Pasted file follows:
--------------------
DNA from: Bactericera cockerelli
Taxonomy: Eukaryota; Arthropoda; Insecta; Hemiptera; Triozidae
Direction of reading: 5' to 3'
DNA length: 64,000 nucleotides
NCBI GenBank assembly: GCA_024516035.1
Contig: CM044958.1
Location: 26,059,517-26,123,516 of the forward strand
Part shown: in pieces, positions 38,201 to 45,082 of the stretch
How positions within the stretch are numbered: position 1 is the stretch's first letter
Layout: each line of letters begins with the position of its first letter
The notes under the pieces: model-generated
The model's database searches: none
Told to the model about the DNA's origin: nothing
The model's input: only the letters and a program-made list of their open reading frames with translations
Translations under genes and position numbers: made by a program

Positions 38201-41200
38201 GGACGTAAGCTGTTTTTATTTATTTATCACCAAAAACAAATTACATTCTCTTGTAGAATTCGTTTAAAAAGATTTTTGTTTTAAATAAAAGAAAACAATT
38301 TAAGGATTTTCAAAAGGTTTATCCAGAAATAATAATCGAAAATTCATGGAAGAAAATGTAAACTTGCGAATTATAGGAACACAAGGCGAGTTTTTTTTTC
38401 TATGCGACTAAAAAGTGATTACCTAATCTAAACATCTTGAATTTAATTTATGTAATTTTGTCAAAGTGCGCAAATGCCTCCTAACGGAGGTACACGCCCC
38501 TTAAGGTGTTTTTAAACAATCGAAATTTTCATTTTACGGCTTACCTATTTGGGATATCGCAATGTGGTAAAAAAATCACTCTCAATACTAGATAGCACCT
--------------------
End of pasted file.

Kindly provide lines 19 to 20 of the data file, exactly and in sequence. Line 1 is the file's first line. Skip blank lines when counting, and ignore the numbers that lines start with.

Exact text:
38401 TATGCGACTAAAAAGTGATTACCTAATCTAAACATCTTGAATTTAATTTATGTAATTTTGTCAAAGTGCGCAAATGCCTCCTAACGGAGGTACACGCCCC
38501 TTAAGGTGTTTTTAAACAATCGAAATTTTCATTTTACGGCTTACCTATTTGGGATATCGCAATGTGGTAAAAAAATCACTCTCAATACTAGATAGCACCT